Four weeks ago, I gave a speech at eCommerce Brazil 2012 in Sao Paulo, (which was a fun event, see a short coverage) on what drives conversion and brain studies behind this human behavior online. I took my audience to a journey into a human brain and shared 3 principles of how to influence customer behavior through managing their attention.
These principles are universal since they are based on how our brain works and applicable to any human being and any site, well developed or evolving at any country.
In ecommerce, no matter which path brought each of us here, all we do is managing attention. Attention is indeed mental money. Yet, it is rather elusive and hard to keep. Unless, you get down the hood of human brain to understand all the magic that happens with attention, which drives our decisions.
After reviewing tons of articles and publications on how our brain works, and mapping against the behavior seen in online shopping, I funneled my findings into 3 strategies:
1) Be a magician. Control the experience of your shoppers.
We all think we are paying attention to the world around us, yet it is a delusion. We are wired to be selective with our mental currency and only focus on one mystery at a time. We switch back and forth fast, yet only spotlighting the selected at any given moment. This is due to the fact that our decision-making mechanism is limited in terms of space. When we are trying to make a decision, our mind works as a producer of a play, with a stage of a size of a children’s room, not a Theatro Municipal or Carnegie Hall, where the actors are the new information flowing in, and the audience is our past experience. Through that process we spotlight the play and do not see anything else that might be going on. Successful retailers help shoppers maintain the stage, reducing the number of interacting elements and making some guides implicit or automated via technology leading shoppers to buy faster…leading them to a great play finale!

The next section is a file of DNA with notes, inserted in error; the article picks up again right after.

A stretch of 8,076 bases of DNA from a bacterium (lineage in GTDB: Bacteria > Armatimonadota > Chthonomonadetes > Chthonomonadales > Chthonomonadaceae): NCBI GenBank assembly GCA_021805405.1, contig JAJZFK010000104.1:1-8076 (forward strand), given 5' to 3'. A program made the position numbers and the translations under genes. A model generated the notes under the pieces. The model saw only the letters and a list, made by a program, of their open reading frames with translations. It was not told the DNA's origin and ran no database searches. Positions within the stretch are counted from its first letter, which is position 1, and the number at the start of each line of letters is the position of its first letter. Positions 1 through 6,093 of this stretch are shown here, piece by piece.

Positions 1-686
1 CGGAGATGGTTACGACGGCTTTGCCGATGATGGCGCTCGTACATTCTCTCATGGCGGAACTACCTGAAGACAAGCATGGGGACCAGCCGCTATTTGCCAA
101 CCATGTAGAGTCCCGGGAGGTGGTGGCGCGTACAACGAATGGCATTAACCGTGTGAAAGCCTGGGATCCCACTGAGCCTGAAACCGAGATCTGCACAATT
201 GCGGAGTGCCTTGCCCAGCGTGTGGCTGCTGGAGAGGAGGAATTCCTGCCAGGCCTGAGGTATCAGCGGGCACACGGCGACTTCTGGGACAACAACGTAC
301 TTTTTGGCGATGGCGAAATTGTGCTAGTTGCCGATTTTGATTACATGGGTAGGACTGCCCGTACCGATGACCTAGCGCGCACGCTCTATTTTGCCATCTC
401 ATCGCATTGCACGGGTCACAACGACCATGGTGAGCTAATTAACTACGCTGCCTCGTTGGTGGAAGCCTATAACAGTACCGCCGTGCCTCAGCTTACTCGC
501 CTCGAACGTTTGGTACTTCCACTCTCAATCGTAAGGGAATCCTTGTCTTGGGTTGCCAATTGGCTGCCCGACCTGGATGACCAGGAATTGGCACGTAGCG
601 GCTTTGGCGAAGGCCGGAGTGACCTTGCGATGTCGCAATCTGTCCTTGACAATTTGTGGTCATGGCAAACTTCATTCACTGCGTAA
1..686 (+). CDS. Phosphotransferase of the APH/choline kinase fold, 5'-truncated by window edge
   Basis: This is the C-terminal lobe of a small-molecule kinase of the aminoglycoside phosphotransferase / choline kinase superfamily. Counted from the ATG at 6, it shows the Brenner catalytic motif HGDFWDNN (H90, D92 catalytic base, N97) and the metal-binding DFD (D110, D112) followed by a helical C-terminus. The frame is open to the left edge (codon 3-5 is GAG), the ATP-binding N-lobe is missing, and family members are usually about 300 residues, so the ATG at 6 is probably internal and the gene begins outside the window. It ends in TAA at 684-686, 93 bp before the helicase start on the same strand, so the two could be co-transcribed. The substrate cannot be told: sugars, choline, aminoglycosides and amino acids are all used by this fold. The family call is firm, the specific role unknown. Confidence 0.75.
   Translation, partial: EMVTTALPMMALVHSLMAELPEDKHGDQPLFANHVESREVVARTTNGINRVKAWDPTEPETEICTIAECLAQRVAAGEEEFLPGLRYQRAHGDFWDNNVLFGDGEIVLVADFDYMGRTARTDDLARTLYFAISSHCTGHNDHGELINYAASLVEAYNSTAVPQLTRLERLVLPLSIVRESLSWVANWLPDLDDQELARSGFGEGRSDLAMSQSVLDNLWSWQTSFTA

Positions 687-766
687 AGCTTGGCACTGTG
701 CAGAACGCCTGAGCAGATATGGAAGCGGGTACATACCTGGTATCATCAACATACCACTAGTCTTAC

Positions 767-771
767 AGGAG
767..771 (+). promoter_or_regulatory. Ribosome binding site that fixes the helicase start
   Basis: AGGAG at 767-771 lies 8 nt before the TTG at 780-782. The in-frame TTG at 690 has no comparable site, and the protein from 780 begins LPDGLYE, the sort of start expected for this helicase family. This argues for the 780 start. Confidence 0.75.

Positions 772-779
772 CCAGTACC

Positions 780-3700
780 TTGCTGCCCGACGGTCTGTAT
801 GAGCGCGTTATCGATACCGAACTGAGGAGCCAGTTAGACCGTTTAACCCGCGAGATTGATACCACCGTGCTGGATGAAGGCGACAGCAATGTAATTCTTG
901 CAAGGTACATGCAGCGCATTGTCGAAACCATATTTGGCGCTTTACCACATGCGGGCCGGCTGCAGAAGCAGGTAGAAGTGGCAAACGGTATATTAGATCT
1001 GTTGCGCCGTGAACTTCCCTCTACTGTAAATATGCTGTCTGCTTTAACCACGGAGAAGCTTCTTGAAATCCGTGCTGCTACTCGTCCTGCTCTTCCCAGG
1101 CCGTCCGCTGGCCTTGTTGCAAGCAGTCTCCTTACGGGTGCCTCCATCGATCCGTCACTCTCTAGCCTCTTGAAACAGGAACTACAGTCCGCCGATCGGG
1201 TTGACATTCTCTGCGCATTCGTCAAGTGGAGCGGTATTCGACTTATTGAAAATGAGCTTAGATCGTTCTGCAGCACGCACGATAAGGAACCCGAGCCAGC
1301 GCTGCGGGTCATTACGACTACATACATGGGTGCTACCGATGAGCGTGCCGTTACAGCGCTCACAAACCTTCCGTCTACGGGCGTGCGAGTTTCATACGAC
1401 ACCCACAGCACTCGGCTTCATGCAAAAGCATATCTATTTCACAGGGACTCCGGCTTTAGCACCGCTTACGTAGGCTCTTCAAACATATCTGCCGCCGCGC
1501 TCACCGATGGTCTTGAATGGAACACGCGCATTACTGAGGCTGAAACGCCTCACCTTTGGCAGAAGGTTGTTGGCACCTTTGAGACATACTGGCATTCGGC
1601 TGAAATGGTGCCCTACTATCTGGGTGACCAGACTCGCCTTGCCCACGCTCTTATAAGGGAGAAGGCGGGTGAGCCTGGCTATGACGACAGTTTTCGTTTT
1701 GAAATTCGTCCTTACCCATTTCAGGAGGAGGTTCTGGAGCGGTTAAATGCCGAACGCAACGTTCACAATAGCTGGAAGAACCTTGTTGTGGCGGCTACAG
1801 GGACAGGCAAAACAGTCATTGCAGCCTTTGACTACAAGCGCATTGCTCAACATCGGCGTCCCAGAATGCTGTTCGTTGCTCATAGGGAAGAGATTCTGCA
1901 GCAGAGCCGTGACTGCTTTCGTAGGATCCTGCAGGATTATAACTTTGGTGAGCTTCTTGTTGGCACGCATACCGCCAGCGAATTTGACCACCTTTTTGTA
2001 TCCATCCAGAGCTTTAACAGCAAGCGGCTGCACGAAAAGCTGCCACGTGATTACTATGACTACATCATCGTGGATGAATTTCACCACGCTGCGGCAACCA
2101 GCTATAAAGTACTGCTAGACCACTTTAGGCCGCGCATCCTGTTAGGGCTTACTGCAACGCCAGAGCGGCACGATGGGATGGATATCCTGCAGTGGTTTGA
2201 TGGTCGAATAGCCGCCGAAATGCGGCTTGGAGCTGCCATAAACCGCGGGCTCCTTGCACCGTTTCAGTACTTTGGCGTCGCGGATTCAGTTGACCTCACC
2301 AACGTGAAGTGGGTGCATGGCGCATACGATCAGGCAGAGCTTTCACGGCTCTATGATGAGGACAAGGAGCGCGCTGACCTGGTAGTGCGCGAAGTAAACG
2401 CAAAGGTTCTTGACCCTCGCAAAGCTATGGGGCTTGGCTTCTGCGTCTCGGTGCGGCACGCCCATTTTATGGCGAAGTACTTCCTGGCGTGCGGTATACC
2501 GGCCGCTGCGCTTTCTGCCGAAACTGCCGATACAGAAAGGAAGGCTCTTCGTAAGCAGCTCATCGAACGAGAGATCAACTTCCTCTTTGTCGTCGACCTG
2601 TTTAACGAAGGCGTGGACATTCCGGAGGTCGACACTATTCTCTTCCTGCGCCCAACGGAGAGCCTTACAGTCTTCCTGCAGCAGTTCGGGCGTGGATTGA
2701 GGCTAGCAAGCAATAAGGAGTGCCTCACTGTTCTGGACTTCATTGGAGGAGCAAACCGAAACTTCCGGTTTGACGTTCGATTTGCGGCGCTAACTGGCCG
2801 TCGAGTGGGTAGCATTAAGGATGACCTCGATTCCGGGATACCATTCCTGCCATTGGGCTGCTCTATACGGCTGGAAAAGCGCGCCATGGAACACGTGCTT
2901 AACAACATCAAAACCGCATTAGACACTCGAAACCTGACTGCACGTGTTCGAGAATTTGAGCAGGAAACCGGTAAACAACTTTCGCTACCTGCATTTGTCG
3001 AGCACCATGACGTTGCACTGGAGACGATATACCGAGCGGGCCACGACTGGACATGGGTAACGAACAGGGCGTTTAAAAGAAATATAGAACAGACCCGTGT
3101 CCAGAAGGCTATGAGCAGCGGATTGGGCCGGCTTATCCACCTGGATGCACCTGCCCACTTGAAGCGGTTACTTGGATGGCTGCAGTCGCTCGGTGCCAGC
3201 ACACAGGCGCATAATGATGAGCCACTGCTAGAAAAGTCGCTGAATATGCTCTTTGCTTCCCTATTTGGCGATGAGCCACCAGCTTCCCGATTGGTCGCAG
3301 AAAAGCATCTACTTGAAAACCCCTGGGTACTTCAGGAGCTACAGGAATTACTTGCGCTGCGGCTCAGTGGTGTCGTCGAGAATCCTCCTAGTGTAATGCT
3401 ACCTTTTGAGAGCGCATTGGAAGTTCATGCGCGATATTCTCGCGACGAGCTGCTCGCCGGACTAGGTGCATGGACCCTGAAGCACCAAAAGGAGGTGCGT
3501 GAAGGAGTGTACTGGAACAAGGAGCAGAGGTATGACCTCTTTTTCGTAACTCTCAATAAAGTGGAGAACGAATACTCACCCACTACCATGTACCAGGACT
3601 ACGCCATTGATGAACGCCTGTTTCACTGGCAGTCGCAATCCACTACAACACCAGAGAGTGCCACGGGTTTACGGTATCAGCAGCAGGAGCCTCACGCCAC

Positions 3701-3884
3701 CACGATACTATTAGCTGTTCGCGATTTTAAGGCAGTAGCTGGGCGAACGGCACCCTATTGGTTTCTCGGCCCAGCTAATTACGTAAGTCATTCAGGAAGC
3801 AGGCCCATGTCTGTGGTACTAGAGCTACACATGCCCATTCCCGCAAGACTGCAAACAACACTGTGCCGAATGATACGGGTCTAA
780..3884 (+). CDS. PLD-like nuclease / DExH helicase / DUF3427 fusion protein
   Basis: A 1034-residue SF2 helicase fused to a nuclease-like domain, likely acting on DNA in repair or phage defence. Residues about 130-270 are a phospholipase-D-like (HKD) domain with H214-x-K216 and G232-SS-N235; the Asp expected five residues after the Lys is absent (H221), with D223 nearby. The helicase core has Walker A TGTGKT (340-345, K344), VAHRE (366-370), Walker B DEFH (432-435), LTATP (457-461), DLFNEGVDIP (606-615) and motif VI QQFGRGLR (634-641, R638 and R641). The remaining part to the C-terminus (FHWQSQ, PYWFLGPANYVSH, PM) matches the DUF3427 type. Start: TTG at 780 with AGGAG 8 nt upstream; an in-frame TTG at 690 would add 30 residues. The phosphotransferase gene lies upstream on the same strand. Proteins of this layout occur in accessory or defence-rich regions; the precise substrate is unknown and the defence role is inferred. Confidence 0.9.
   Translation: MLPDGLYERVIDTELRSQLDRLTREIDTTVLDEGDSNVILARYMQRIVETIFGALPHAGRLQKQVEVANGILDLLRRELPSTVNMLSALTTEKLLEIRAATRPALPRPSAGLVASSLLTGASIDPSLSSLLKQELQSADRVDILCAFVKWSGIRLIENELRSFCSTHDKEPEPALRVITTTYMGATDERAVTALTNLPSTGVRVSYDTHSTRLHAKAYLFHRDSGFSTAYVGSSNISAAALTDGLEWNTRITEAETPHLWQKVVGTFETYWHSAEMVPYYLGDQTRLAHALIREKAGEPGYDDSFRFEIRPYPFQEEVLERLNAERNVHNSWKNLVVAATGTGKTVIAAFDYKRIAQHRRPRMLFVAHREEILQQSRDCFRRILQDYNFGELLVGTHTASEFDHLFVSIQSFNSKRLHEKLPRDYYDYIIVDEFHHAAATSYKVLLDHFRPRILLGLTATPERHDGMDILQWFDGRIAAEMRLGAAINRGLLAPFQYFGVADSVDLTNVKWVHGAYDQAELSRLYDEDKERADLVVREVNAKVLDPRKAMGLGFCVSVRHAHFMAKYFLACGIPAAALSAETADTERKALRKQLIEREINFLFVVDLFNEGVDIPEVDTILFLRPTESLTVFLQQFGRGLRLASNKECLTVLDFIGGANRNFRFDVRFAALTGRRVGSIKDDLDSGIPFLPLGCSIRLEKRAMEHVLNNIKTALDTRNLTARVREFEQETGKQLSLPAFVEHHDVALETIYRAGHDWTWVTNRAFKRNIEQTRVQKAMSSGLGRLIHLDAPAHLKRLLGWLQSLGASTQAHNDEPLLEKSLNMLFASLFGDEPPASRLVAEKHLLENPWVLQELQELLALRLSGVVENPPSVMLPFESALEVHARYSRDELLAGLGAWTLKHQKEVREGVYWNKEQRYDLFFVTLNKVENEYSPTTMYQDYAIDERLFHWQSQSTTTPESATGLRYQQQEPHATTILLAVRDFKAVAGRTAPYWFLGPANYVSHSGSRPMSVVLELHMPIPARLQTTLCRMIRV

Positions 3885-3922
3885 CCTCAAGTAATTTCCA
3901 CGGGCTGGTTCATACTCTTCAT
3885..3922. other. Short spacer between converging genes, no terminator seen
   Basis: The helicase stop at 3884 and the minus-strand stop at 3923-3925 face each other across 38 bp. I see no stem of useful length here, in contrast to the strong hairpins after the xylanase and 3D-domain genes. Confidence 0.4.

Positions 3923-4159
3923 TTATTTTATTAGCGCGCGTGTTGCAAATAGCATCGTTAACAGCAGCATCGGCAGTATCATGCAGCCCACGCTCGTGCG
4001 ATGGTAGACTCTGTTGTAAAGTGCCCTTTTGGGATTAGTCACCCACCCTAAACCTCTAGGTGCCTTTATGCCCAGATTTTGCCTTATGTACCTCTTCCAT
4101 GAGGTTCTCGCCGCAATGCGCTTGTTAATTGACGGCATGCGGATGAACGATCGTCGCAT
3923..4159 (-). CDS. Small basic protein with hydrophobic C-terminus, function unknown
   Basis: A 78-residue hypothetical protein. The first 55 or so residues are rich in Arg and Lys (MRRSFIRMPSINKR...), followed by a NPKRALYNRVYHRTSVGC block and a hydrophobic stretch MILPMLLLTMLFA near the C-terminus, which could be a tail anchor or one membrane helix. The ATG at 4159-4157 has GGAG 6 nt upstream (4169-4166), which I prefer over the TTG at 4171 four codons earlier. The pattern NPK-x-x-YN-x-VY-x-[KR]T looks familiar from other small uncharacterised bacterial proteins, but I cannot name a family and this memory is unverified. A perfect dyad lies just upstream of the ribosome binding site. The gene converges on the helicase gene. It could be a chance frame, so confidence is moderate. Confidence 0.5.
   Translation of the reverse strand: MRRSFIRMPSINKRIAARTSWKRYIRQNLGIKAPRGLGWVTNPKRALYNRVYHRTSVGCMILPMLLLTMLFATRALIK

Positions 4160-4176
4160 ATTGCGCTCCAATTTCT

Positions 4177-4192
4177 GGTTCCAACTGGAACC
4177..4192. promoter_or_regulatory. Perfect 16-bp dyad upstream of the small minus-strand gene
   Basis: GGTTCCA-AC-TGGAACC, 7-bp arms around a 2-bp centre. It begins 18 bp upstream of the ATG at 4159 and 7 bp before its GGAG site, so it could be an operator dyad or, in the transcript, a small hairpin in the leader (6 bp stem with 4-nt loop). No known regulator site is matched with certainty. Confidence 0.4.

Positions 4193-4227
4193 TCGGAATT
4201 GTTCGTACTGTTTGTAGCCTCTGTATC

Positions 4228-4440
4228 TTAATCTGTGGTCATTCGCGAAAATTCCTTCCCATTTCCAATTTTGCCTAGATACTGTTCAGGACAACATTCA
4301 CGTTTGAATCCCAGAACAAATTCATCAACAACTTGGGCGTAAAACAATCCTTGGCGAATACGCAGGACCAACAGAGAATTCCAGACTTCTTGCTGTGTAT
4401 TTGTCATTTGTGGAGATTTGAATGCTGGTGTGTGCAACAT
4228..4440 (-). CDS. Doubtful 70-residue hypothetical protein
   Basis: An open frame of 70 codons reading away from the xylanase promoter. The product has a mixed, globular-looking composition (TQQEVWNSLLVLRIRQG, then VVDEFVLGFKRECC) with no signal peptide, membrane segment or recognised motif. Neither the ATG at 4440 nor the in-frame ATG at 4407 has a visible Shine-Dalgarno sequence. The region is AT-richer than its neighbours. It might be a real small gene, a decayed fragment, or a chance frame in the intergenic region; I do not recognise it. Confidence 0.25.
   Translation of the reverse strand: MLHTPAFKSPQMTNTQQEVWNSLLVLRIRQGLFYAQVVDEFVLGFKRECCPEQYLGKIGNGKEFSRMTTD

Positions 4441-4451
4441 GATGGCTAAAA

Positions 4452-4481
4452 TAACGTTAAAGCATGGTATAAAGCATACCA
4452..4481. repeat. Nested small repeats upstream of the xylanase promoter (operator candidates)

Driving simplicity and helping your customer make a decision is how you control their stage, knowing that they can only spotlight a few actors – attributes, recommendations or featured selections. Sometimes, you will have to reduce features that you do not want people to use – hide elements or function to prevent usage or material properties. For example, Fab.com, while helping you become a member, asks only 1 question at a time, per screen to keep you focused on that action. While, soap.com allows to have just 1 cart, in 6 sites.
So, think of each site page – having one explicit goal, that implicitly guides your shoppers to accomplish it or not. Remember, that no mater how much you would try to squeeze from a real estate of your page, your shoppers can only see in a spotlight or a tunnel, which is what you can help them do. There is a reason why conversion rate is higher in preset funnels. Guide their attention like a magician, where you want it to go, but be picky where. If it is a search results page – make it super awesome for search, if it is a product page – make this act a decisive one for a great finale! Now, it would be a perfect world if every visitor on your site came with one and only goal – to buy! Wouldn’t it? But, that is not happening, whether it is your brain or their attention which is mental money, both could be going to other thoughts. To spring it back to action, you need to sprinkle some dopamine into the site experience!